A new forecasting technique using multiple Doppler weather radars to track water vapor could produce forecasts of severe weather just moments before it starts pouring.

A project at the National Center for Atmospheric Research in Colorado measures changes in the speed of radar signals caused by refraction of the signal by water vapor.

If the technique proves successful, scientists said today, it could be adapted in the next few years by the national network of Doppler radars.

Regular Doppler radar spots raindrops or hailstones, but not the moisture that leads to precipitation.

The new setup can detect strong contrasts in the density of water vapor, which often indicates imminent intense storms.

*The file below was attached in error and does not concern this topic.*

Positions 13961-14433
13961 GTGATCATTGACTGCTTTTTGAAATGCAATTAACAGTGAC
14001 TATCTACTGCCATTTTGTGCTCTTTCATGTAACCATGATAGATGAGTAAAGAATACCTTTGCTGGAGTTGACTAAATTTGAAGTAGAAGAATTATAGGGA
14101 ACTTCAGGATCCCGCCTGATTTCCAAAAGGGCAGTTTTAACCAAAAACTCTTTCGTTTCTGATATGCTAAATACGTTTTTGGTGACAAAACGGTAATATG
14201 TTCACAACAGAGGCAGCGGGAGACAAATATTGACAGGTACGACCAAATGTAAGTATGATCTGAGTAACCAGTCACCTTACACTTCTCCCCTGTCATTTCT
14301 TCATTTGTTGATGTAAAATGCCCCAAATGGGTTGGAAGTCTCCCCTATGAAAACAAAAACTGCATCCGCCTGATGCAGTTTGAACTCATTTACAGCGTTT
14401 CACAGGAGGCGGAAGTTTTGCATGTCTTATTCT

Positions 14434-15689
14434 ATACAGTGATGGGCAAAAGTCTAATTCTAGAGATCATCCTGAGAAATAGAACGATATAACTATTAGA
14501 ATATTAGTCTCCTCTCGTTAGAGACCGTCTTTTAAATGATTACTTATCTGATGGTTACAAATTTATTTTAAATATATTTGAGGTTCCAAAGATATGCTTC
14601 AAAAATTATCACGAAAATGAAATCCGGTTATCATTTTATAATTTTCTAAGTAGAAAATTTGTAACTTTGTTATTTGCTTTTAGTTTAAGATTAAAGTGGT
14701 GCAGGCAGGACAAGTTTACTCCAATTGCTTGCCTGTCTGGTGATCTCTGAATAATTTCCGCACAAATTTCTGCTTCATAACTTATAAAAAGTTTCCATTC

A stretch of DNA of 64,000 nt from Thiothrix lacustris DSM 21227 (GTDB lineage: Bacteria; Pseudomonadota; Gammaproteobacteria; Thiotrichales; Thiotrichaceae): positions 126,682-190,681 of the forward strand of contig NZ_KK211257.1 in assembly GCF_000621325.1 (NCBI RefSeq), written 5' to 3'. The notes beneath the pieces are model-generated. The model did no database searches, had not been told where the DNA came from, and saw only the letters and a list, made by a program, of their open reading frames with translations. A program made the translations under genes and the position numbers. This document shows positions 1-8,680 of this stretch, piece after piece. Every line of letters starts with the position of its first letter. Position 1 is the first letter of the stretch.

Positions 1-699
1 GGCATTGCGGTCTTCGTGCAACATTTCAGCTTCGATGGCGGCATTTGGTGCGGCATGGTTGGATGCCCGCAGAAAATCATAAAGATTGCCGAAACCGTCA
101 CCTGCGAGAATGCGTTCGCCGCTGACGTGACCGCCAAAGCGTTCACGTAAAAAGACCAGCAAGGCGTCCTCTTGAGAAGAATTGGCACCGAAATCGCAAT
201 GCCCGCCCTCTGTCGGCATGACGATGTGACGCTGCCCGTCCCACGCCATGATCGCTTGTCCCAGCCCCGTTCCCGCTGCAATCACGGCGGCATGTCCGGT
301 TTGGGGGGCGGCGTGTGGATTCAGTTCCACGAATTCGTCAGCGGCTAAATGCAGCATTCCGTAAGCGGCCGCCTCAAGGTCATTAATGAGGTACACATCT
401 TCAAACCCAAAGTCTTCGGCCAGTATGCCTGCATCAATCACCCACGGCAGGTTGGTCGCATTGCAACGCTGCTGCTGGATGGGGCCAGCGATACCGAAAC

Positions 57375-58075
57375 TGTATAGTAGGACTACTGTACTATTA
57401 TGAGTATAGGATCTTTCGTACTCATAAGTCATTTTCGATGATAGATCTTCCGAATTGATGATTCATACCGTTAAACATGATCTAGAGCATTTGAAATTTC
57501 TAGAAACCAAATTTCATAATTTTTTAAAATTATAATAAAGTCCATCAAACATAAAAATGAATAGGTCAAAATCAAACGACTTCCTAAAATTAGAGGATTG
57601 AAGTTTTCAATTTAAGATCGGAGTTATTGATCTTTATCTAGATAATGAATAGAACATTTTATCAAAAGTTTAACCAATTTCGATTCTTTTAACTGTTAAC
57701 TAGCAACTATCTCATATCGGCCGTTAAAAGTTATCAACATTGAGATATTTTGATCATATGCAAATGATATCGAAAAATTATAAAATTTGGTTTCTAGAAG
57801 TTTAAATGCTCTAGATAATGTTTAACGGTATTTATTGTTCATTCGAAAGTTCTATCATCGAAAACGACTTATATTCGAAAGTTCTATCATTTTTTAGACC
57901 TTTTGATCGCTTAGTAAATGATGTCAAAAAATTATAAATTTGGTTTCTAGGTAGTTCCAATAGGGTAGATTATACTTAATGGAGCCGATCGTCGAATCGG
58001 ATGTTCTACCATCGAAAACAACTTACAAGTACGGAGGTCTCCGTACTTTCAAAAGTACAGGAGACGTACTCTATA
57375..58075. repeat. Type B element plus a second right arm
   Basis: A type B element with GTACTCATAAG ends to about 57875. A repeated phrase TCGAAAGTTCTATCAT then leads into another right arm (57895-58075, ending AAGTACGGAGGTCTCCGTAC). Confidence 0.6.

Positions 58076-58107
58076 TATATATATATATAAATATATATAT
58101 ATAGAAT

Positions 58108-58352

"Nobody's ever seen such high-resolution data on moisture before," said NCAR scientist Rita Roberts, who heads the project. "We believe this could greatly help forecasters predict where heavy rains might develop."

The method could "help forecasters pin down the locations and timing of storms that might rage a few minutes to a few hours later," according to an NCAR statement.

The project is named REFRACTT (Refractivity Experiment for H2O Research and Collaborative Operational Technology Transfer). It will be tested through Aug. 11 in Denver.

"Low-level moisture is the key to our weather here, especially during the summertime," said Larry Mooney, meteorologist in charge at the Denver office of the National Weather Service. "We're really excited about the REFRACTT data."

Along with four overlapping radar stations, REFRACTT relies on computer models, satellites and weather balloons. It's funded by the National Science Foundation and is the brainchild of Frederic Fabry of McGill University.

Copyright © 2006 Imaginova Corp. All Rights Reserved. This material may not be published, broadcast, rewritten or redistributed.